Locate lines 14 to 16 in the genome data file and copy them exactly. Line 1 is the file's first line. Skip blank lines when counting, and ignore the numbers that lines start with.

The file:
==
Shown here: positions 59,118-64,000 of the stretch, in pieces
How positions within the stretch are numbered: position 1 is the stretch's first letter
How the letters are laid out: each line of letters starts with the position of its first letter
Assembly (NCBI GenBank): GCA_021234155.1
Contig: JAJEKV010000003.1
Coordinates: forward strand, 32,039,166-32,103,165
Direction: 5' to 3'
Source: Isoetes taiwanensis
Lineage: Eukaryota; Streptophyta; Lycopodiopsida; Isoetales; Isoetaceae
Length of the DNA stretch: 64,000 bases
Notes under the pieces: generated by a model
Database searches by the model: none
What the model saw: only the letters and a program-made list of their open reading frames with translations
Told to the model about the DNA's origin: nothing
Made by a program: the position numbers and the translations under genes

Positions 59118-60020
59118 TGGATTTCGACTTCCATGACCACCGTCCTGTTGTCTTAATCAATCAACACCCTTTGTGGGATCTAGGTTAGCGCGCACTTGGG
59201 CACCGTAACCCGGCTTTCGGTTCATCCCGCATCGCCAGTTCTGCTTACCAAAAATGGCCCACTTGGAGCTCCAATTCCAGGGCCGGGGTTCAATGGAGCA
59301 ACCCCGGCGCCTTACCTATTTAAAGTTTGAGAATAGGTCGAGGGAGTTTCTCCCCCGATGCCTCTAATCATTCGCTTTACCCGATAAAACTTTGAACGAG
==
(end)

Told to the model about the DNA's origin: nothing
Made by a program: the position numbers and the translations under genes

Positions 59118-60020